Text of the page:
Here’s the deal. American troops will not defeat the Taliban. For one, we’re a two-hundred-year-old democracy fighting a 1400-year-old religion. We stand for the Enlightenment’s progressive notions of individual freedom. They stand for the Koran’s notion of a cohesive clan obeying the one true God. But the biggest reason we will not defeat them is they live there. One day, we leave. And Afghanistan people, on the whole, are fine with the Taliban and their Koranic foibles. So calling them evil and us good is simply missing the point. They are traditional and we are modern. And to my calculations, modernity does not equal goodness. Truth will take it from here:

Bush’s religious statements constantly reflected a conviction that good is identified with the United States and evil with its enemies. His final speech to the nation said: “America must maintain our moral clarity. I have often spoken to you about good and evil. This has made some uncomfortable. But good and evil are present in the world and between the two there can be no compromise.”

Barack Obama doesn’t like the Taliban because they oppress women and attack American invaders. I don’t know what the theologians would make of justice in all this, but it strikes me as a huge, mutually culturally ignorant, self-righteous, fanatically nationalist and ideological clash of societies, instead of any war between good and evil.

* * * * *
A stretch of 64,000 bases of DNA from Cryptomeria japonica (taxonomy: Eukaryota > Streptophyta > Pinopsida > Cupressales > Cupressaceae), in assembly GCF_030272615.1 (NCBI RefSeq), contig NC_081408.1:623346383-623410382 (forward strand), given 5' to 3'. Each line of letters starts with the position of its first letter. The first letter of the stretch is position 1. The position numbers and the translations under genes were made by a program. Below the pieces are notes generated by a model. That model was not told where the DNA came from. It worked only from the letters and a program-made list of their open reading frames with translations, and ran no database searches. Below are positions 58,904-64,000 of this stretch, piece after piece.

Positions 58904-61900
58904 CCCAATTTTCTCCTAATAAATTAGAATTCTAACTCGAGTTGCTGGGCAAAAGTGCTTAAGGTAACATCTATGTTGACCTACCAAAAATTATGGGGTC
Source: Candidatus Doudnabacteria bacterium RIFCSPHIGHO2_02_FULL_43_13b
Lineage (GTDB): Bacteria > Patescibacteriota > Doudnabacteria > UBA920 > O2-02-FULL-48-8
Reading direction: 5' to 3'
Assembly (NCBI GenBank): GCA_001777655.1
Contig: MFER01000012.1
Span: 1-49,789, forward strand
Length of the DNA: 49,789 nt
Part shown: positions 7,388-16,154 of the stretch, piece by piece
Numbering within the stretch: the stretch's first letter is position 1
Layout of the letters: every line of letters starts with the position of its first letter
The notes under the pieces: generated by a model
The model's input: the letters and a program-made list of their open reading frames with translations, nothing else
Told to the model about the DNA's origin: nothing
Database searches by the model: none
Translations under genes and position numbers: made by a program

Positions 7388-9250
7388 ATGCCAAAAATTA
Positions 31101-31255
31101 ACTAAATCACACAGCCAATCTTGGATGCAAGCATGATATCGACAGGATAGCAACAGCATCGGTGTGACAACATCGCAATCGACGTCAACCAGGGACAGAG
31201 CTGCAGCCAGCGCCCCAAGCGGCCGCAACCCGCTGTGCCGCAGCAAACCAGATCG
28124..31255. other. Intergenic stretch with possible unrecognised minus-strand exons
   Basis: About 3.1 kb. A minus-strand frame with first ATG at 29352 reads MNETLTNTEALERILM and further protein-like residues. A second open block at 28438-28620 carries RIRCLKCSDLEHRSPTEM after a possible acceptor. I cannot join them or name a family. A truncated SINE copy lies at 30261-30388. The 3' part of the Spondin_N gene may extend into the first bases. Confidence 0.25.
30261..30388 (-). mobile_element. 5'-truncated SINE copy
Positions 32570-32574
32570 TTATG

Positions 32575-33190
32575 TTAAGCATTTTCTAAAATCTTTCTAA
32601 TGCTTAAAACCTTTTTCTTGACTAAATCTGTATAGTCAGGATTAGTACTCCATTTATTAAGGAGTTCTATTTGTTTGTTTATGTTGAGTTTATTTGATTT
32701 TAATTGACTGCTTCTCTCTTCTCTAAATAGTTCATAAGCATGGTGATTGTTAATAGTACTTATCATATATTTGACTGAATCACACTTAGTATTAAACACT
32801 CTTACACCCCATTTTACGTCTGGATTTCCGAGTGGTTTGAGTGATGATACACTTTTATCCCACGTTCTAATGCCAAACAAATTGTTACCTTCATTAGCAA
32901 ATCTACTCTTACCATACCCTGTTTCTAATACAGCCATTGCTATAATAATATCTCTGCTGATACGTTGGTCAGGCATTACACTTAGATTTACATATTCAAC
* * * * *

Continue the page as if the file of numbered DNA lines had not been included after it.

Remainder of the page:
True enough in principle, but there is in this a trace of something of which any good Christian should be aware, the parable of the Pharisee and the poor man. The poor man took his place in the back of the synagogue, said to God that he was a sinner, and asked forgiveness. The Pharisee placed himself in the front row and reminded God of all the good things he had done, and his rich gifts to the temple, saying that he thanked God that he was not like other men.

Both Obama and Bush were saying in different ways that we Americans are good and Taliban or jihadists are bad. But the reason we are good is that we are we, and we are justified in punishing them because they are they. But the practicalities of the matter are a little different. Americans are the avengers of the fact that the Taliban before 2001 gave hospitality to Osama bin Laden and his people, who had been driven out of Sudan by American demands on the Sudan government